This is a book about how to be more observant while avoiding the pitfalls of drawing faulty conclusions based on unsound reasoning, tainted memory, or faulty assumptions. Examples from the canon of Sherlock Holmes (i.e. the 4 novels and 56 short stories written by Sir Arthur Conan Doyle) are prevalent throughout the book, but Konnikova also discusses Doyle’s limited real life investigations as well as those of the men who influenced the writer. Doyle lived at time when science and reason were making great strides in overcoming superstitious and spurious ways of thinking, and so the Sherlock Holmes works were cutting edge for their time.

The book is neatly organized into four parts with two chapters each. The first part is entitled “Understanding Yourself” and it unpacks what we have to work with in the human brain. One learns how one’s brain works and how it sometimes leads one astray. It also introduces how the scientific method can provide a framework to harness the brain’s strengths and avoid the hazards of its weaknesses.

Part II investigates how one can become more skilled at investigation, as well as the role played by creativity and imagination. We learn how our attention is much more limited than we feel it to be.

The third part reflects upon the building one’s powers of reasoning as well as the importance of knowledge-building in the process. Konnikova describes “deductive reasoning” using Holmes’s favorite term. [She doesn’t really get into the whole muddle of—as many have pointed out—the fact that Holmes more often uses induction than deduction, i.e. going from very specific observations to draw broader conclusions.] The second chapter considers the importance of being knowledgeable and broadly educated. Holmes’s conclusions often hinge on fairly arcane knowledge about a range of issues: animal, vegetable, and mineral. However, a large part of the discussion is about the idea of degree of confidence. It’s also pointed out that knowledge can be double-edged sword—an impediment as well as a tool. Extraneous knowledge may lead one down the wrong path.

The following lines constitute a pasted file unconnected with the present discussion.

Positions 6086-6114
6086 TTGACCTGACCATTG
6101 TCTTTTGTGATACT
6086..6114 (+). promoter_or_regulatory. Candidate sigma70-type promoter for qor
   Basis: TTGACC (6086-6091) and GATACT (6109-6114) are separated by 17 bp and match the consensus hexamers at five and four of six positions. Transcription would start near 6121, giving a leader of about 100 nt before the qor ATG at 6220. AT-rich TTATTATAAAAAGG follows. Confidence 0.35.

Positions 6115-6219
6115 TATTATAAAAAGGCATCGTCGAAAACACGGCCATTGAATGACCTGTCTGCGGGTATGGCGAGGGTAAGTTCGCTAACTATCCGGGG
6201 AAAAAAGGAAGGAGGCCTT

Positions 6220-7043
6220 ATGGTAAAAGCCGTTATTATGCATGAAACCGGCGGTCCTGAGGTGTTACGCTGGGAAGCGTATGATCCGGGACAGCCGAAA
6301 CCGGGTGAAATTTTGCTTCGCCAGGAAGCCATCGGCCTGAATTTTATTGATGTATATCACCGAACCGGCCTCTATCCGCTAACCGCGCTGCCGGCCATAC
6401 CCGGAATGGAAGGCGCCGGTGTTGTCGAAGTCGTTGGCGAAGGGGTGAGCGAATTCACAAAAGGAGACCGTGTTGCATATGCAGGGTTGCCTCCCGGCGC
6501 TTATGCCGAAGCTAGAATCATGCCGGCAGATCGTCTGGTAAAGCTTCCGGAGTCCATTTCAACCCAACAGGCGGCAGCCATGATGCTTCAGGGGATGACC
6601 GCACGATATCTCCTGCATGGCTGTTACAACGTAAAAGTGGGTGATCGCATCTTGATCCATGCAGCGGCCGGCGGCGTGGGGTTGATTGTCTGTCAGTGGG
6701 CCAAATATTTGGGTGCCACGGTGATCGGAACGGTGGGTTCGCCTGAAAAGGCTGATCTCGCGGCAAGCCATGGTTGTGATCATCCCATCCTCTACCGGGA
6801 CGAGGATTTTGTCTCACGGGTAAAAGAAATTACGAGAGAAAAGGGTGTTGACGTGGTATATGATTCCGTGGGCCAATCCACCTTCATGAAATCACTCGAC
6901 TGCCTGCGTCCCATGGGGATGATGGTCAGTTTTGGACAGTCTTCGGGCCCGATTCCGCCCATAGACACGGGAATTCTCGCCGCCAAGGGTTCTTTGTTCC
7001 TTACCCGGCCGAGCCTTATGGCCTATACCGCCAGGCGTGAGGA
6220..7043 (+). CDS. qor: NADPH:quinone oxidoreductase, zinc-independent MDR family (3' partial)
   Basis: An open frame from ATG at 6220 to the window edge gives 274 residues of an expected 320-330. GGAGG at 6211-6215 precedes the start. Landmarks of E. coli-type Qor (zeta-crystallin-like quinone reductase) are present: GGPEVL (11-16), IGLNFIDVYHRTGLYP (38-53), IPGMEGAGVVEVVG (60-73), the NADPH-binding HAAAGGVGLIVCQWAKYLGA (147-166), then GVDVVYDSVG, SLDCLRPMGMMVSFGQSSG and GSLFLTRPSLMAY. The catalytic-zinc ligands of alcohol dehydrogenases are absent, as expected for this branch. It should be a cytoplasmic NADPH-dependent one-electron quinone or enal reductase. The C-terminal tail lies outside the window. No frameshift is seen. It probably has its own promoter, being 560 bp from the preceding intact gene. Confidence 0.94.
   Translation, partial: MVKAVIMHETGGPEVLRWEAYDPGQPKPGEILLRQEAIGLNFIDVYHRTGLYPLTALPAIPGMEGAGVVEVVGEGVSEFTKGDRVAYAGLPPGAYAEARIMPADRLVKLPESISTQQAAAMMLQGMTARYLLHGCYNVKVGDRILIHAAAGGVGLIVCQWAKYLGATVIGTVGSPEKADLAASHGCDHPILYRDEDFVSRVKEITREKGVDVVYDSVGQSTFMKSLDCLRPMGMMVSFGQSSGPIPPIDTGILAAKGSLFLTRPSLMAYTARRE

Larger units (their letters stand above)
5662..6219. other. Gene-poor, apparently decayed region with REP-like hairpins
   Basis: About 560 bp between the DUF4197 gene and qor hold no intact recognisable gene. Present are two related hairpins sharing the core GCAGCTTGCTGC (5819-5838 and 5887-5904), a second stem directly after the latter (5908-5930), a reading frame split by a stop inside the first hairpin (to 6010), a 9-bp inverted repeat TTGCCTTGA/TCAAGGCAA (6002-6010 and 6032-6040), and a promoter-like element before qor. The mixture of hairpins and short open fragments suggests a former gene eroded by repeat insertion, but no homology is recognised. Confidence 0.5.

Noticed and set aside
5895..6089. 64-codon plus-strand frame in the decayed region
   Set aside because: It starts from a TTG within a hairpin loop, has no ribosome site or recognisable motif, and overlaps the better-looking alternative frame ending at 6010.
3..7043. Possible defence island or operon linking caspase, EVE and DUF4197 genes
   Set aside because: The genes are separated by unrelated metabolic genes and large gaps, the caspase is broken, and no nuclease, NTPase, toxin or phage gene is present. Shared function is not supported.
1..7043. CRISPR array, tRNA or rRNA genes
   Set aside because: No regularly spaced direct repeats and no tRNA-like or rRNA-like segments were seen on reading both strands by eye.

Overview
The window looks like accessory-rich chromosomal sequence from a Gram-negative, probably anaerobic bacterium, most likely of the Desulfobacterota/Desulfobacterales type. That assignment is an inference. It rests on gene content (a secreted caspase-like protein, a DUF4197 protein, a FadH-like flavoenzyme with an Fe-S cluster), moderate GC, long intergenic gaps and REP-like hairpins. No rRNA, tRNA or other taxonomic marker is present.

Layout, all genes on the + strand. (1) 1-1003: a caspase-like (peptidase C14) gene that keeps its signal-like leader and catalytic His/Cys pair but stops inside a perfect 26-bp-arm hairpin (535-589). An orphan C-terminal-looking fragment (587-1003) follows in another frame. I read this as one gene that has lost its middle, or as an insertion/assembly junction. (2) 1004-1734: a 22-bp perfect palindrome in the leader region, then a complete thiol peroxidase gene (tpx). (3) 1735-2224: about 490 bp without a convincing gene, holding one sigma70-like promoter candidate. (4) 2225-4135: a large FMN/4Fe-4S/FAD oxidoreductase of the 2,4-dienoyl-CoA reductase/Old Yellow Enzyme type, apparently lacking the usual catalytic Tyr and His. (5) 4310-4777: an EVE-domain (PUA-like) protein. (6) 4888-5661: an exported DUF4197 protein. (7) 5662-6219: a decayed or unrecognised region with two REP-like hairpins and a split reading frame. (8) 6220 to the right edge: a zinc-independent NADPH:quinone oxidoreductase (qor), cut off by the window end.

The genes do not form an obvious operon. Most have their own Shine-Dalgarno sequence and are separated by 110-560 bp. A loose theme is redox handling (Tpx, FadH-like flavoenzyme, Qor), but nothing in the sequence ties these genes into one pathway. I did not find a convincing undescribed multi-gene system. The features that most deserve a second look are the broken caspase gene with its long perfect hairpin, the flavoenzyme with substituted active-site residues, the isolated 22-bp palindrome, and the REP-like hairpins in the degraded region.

The final part suitably closes the book with one chapter on practical advice for how to put all of the knowledge discussed in the book to work and another on the recognition that even the best minds can go astray. The first chapter summarizes as it offers pragmatic advice. The second of these chapters discusses a fascinating investigation of a supernatural phenomenon (i.e. the existence of fairies from photographic evidence) upon which even Sir Arthur Conan Doyle’s mind led him astray.

The use of the Sherlock Holmes character is beneficial as many readers have consumed the entire Holmsian canon, or will do so, because it’s short and readable even today. Even those who haven’t read it will at least be familiar with the lead character and his proclivities as well as the other essential characters, such as Dr. Watson, Professor Moriarty, and Irene Adler. There are too many television shows, movies, and pop culture references to not be aware of these characters. One needn’t have read all Doyle’s Holmes to benefit, as Konnikova offers the essential background. However, one might find it a bit more intriguing if one has read the canon. At the end of each chapter, Konnikova offers a set of references that point to the sections in the Sherlock Holmes canon relating to that chapter’s discussion. Konnikova uses quotes and stories that aren’t attributable to Doyle to good effect throughout this book as well.

Graphics are used sparsely and only as absolutely necessary. There is a “Further Reading” section at the end of the book in addition to the end of chapter pointers. Besides a list of the Sherlock Holmes books, there are chapter by chapter prose suggestions of relevant key readings.

I found this book interesting and informative. While it may be most useful for someone who wants to become more attentive, less prone to biases, and more effective in drawing conclusions, it could also be enjoyed by Sherlock Holmes fans as a way to drill down into stories a bit further.
  • Dobpota
This is Daniel Kahneman’s Thinking Fast and Slow using Holmes and Watson as simulacra for our different brain processes. I think the author does a good job in illustrating these processes by using Conan Doyle’s famous duo. Many of the reviewers who lament Konnikova for the derivative nature of this work seem to miss her point. She does not set out to break any new ground in exploring her theme of cognitive processing and is forthright in stating this at the outset. Judged by this standard the book achieves its purpose in a charming, accessible, and lively style. Although I am not new to this topic, I nevertheless enjoyed the book and would recommend it.